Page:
You'd think a city sometimes referred to as "Guitar Town" would have a more visible heavy-music scene, but for years it's been one of the most marginalized scenes in the city. That all seems to be changing, however: Heavy music is bludgeoning its way to the forefront, with more national and international acts swinging through town and a crop of locals looking to push the boundaries of the genre straight off a cliff. Here's our quick guide to the city's most brutal bands.
Local farmer/guitarist T.G. Olson has been operating under the Across Tundras moniker for years, creating a massive body of work that's as varied as it is intriguing. Whether it's 2011's Sage LP — imagine Ennio Morricone scoring the apocalypse — or the new 45-minute improv-drone experiment "Sonata for the Outlander and Dark Sign Loner," Across Tundras' material is always epic and always on point.
This Murfreesboro blackened-doom outfit popped up on our radar last year with the massive, crushing LP Empiric, which took home our Best of Nashville honors for "Best Metal Album" thanks to its unrelenting attack and intensely aggro execution. Recently reissued on limited-edition vinyl by Germany's Alerta Antifascista Records, Empiric is daring and dynamic, veering between slow-and-scary sludge and light-speed black metal.
While the merits of stoner/doom metal can be debated — and frequently are debated with our metal photographer/sparring partner Diana "Porkchop" Zadlo once we've both worked up a good buzz — there's no debate as to whether BTP delivers the goods for fans of the genre. The instrumental duo makes sludge as thick and slow as an Antarctic ice sheet, delivering gut-wrenching low-end and pummeling beats with an experimental edge.
Recurring theme alert: Doom-leaning duos are a thing around here! But similar formats are not an indication of similar sounds. Brother Ares' take on two-piece destruction is rife with melody and noise, creating a psychedelic stew that spills like British outfit The Yage Letters in slow motion. Ares' 2012 album Devourer of Worlds was a finely wrought exercise in unremitting heaviness.
In the words of the eminently quotable Porkchop, COA is "dick-shit tough like a honey badger." Not that we really know what that means, but it seems like an apt way to describe this four-piece's super-brutal approach, which combines elements of doom metal, death metal and good old-fashioned hardcore punk. So we'll stick with it.
Sure, Forest of Tygers have played only one show, and their entire recorded output consists of one YouTube video and a 10-minute static loop, but we're already hooked. The brainchild of Tijuana Goat Ride's Niki Carolan, former Serotonin member Jim Valosik and his wife Rachel — the rare drummer who has both swing and ferocious technical skills — FOT's gnarly, no-holds-barred approach to genre-bending metal is unstoppable. And yes, we're basing that on one YouTube video.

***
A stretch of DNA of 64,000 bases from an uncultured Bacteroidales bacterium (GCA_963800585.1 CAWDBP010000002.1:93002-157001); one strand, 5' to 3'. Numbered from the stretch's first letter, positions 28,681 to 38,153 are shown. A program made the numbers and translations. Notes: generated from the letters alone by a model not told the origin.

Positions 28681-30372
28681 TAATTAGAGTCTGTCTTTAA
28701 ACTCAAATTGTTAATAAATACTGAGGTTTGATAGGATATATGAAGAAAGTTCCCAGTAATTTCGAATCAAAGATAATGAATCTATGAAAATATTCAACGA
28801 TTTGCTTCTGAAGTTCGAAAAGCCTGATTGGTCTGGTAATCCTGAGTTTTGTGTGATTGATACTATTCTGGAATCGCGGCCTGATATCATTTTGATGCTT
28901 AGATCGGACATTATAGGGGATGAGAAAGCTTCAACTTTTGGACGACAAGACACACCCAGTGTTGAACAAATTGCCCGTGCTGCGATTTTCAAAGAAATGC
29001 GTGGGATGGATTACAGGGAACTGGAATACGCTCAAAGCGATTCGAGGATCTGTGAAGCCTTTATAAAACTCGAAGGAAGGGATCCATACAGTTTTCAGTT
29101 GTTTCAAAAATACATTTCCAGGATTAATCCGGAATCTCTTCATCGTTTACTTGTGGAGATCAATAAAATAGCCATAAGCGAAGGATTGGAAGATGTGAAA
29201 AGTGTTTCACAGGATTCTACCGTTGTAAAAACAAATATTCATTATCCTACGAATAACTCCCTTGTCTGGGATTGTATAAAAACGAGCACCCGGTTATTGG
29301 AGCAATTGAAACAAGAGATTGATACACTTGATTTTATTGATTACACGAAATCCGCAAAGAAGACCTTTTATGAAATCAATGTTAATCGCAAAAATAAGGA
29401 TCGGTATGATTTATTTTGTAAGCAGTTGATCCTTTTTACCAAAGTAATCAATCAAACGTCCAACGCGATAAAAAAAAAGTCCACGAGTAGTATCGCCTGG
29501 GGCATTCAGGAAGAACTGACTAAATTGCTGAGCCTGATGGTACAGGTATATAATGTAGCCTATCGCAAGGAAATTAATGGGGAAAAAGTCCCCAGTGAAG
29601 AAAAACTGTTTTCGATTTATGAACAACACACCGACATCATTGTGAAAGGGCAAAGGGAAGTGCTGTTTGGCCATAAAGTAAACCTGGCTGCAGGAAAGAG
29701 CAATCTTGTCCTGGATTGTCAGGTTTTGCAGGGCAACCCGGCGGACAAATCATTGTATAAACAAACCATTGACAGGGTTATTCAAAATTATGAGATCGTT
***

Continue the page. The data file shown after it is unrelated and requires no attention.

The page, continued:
We know what you're thinking: All of this slow-and-heavy stuff is cool, but ain't there anything that thrashes at a breakneck pace around these parts? Yes there is, and its name is Haldol. Connecting metal and punk in a fashion reminiscent of the late-'80s Upper Midwest, Haldol's new album The Death Driver takes no prisoners in its quest to bludgeon your wigdome.
Clearly there is not a lot to do on the Cumberland Plateau besides eat acid, overdrive amps and listen to the oeuvre of Monsieur Lemmy Kilmister — at least, not if this Cookeville-based, Nashville-frequenting quartet is any indication. This hyper-productive heavy-psych outfit is probably the closest thing you can get to the sound of galaxies colliding.
Probably better known outside our city limits than within them, Loss records for Profound Lore — America's premier underground metal label — and makes doom metal that is best described as downright gorgeous. Their 2011 Despond LP has some of the most beautiful guitar playing in recent memory — in any genre — and some of the best sub-guttural howls, too.
Extra-double recurring theme alert! The locals love to put micro-genres through the meat grinder, and this Murfreesboro crew makes one-ah spicy-ah meat-ah-ball! On their 2012 EP Lambs to the Slaughter, traditional sounds get crushed and ground into black metal blasts that are boiled down to a sludgy ragu of tasty riffs, just like Grandma used to be terrified of.
This sleaze-rock trio isn't metal in the strictest sense, but their devil-may-care-except-we-slipped-him-a-mickey-and-Sharpied-his-face-haha-sucker attitude ranks pretty high on our metal-as-fuck scale. Their 2012 LP Violate the Night — recorded at the Bomb Shelter with hot-producer-of-the-moment Andrija Tokic before the hot moment actually happened — is a full-tilt party record and a perfect soundtrack to bad decisions.
One last recurring theme alert! Or maybe two, as Niki Carolan shows up again, and this band's existence is also documented only via YouTube. But the grapevine is saying that they've got an EP they're readying for release and there's a full-length on the schedule — which is awesome, because there's entirely too much heavy in these songs to be conveyed in mere streaming video.
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